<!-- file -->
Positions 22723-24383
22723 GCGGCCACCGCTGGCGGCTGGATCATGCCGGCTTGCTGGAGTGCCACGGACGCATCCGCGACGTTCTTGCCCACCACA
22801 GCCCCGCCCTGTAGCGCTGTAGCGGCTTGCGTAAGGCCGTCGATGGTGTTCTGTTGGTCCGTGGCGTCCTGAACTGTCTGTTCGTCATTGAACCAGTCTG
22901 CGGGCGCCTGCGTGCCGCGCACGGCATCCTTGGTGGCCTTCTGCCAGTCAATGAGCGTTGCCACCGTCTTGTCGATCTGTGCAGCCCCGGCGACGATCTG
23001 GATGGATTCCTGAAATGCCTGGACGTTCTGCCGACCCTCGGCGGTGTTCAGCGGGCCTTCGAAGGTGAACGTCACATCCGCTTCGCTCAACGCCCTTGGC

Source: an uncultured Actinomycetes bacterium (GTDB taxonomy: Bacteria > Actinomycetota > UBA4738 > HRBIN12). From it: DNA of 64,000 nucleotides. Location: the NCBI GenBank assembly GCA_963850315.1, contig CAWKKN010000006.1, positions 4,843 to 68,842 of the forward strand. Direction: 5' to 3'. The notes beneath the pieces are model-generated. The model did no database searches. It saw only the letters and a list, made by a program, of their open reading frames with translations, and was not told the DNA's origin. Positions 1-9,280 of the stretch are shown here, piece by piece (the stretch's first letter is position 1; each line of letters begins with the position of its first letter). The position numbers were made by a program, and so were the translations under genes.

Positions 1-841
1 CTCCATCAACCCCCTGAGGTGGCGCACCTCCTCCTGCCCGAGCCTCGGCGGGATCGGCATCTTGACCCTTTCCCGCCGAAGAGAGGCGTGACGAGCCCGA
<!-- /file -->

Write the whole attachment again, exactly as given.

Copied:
Positions 22723-24383
22723 GCGGCCACCGCTGGCGGCTGGATCATGCCGGCTTGCTGGAGTGCCACGGACGCATCCGCGACGTTCTTGCCCACCACA
22801 GCCCCGCCCTGTAGCGCTGTAGCGGCTTGCGTAAGGCCGTCGATGGTGTTCTGTTGGTCCGTGGCGTCCTGAACTGTCTGTTCGTCATTGAACCAGTCTG
22901 CGGGCGCCTGCGTGCCGCGCACGGCATCCTTGGTGGCCTTCTGCCAGTCAATGAGCGTTGCCACCGTCTTGTCGATCTGTGCAGCCCCGGCGACGATCTG
23001 GATGGATTCCTGAAATGCCTGGACGTTCTGCCGACCCTCGGCGGTGTTCAGCGGGCCTTCGAAGGTGAACGTCACATCCGCTTCGCTCAACGCCCTTGGC

Source: an uncultured Actinomycetes bacterium (GTDB taxonomy: Bacteria > Actinomycetota > UBA4738 > HRBIN12). From it: DNA of 64,000 nucleotides. Location: the NCBI GenBank assembly GCA_963850315.1, contig CAWKKN010000006.1, positions 4,843 to 68,842 of the forward strand. Direction: 5' to 3'. The notes beneath the pieces are model-generated. The model did no database searches. It saw only the letters and a list, made by a program, of their open reading frames with translations, and was not told the DNA's origin. Positions 1-9,280 of the stretch are shown here, piece by piece (the stretch's first letter is position 1; each line of letters begins with the position of its first letter). The position numbers were made by a program, and so were the translations under genes.

Positions 1-841
1 CTCCATCAACCCCCTGAGGTGGCGCACCTCCTCCTGCCCGAGCCTCGGCGGGATCGGCATCTTGACCCTTTCCCGCCGAAGAGAGGCGTGACGAGCCCGA